"Honey, take a look at the ceiling. Notice how you can see the nails through the paint? That's water damage. The roof must be leaking. No, the upstairs bathroom is over the kitchen. It's definitely the roof. We need to take care of this before the drywall rots or the lights short out. Hey, you know the guy who built Sheila and Barry's old deck? You remember, the one that collapsed at their Fourth of July cookout? We should get him to fix our roof.
"I know we have his phone number around here somewhere. Yeah, it's on the fridge magnet. Here, Don Maliszewski. I know it says ‘Dan.' That's a typo. He gave the Garvers a bunch of these magnets when he came to redo his job on their sewer pipe after it flooded their basement.
"Hang on, it's ringing. Oh, shoot. ‘The number you have reached has been disconnected.' Boy, maybe his gambling debts finally caught up to him. You know what? I don't need to call him. He practically lives at Flannery's Tavern. I'll just scoot over there and let him know we want an estimate.
"He gave the Johnsons a great quote on their wiring. It ended up costing more but that's how these things go. Don explained that the cost of materials went up, which is why he needed an extra $200 for light switches. Well, they still saved a bundle. They would've had to spend $500 more if they'd gone to a licensed electrician. Instead, they were able to use that money to stay in a hotel after that terrible fire.
"He did the Garvers' fence, too. You used to be able to see it from here but it blew down during that storm. It looked good when it was up, though. The slats were all even. Too bad it had to be the only thing in the neighborhood that got damaged in the storm. Must have been one of those freak wind gusts you hear about on the news.
"Anyway, the Garvers said he was great whenever he showed up. He's a really interesting guy. He has all kinds of stories about back when he was a biker. Did you hear about the time he got knifed at the Sturgis rally? That story is amazing!
"I'm not married to using him, though. The responsible thing to do is to get price quotes from several people. Hey! We should ask those high-school kids who mow lawns if they want to give fixing the roof a shot. They might be pretty good at it. When they're mowing lawns, they miss a lot of spots and leave the trimmings lying around but maybe they'd be better at something more challenging, like roofing. Or, hey, how about that guy-what's his name? Jerry Anderson? The guy who got arrested for trespassing and peeping? You don't spend all that time on a roof without picking up a thing or two about how it's put together.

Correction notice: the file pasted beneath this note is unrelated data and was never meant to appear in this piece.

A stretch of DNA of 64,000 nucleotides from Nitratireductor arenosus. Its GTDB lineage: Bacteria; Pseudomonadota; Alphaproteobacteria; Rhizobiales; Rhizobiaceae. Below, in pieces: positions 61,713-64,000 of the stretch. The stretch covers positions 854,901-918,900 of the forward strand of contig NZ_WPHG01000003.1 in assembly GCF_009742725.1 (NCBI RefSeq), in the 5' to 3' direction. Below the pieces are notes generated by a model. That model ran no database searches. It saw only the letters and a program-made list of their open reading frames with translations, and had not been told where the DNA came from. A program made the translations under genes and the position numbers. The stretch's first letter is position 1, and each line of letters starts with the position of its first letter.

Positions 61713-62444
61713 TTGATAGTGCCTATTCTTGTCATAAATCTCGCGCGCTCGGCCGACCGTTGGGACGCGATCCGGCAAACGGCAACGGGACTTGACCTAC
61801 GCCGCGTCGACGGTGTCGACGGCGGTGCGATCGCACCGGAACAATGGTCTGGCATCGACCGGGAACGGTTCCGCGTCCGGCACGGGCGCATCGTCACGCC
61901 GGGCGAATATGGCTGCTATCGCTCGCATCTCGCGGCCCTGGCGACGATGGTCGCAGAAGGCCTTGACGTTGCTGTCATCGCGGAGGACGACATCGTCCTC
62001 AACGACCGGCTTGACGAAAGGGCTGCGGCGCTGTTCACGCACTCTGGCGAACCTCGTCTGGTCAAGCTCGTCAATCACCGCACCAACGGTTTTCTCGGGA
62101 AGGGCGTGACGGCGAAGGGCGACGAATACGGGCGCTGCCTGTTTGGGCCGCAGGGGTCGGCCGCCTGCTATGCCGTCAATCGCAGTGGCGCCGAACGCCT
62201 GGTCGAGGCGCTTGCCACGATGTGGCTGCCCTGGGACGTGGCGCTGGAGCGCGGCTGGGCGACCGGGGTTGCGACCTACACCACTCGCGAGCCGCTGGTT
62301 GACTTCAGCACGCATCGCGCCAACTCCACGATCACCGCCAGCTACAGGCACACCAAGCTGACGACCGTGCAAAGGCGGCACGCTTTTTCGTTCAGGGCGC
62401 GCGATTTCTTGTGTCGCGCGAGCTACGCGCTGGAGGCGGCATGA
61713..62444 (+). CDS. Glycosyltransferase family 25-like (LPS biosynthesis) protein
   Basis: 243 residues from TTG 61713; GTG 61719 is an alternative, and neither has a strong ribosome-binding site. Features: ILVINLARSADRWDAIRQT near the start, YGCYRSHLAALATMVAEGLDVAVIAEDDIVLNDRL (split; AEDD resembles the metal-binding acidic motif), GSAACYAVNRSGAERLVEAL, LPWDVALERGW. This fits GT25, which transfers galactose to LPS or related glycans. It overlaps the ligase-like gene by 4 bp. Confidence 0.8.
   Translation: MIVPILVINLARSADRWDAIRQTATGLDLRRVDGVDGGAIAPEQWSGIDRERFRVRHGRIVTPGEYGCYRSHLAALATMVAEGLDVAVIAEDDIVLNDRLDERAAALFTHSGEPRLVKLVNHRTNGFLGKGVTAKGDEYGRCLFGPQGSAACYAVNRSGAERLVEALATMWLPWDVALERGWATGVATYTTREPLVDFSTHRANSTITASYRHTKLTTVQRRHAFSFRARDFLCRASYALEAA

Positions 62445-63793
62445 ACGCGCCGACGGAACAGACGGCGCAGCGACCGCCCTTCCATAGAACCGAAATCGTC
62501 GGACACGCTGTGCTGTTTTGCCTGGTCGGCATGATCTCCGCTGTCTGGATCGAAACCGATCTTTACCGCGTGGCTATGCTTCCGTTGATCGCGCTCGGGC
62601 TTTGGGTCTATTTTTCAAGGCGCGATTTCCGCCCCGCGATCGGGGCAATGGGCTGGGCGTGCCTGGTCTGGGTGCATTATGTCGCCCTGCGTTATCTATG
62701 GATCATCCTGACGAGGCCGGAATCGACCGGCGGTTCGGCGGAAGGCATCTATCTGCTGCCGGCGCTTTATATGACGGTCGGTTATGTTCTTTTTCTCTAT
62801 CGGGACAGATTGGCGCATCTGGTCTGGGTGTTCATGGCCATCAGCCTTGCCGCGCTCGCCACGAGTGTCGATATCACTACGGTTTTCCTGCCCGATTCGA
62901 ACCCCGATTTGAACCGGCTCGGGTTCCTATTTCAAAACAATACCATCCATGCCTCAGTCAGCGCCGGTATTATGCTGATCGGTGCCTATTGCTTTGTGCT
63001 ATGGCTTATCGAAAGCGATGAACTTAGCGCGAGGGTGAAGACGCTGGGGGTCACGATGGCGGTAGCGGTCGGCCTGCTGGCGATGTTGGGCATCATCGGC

"Unless some of the other quotes come back really low, I think Don's our guy. He did a nearly adequate job on the bay windows in the Perry's house. He finished that job about a year ago and it's still holding up. It took a little longer than they planned but only because the city halted the construction. Yes, Don was wrong when he said they didn't need a permit. But he offered to finish the job late at night, when the city inspectors would be off duty. So, work was held up for a few weeks but Don did a super job taping that tarp over the hole in their wall. It rained three times and not a drop got through!
"Oh, no ... I just remembered that Don's in jail! Well, I don't know that the roof is so bad that we can't wait the few months until he's free. It's not like he killed a guy on purpose. His scaffolding collapsed when his partner climbed on it, honey. They charged Don with, I don't know, something shy of manslaughter ... neglect? Negligence! That's the word. If a jury said he didn't kill the guy on purpose, that's all I need to hear. Shoot, everyone makes mistakes. I'm all in favor of giving someone a second or third chance.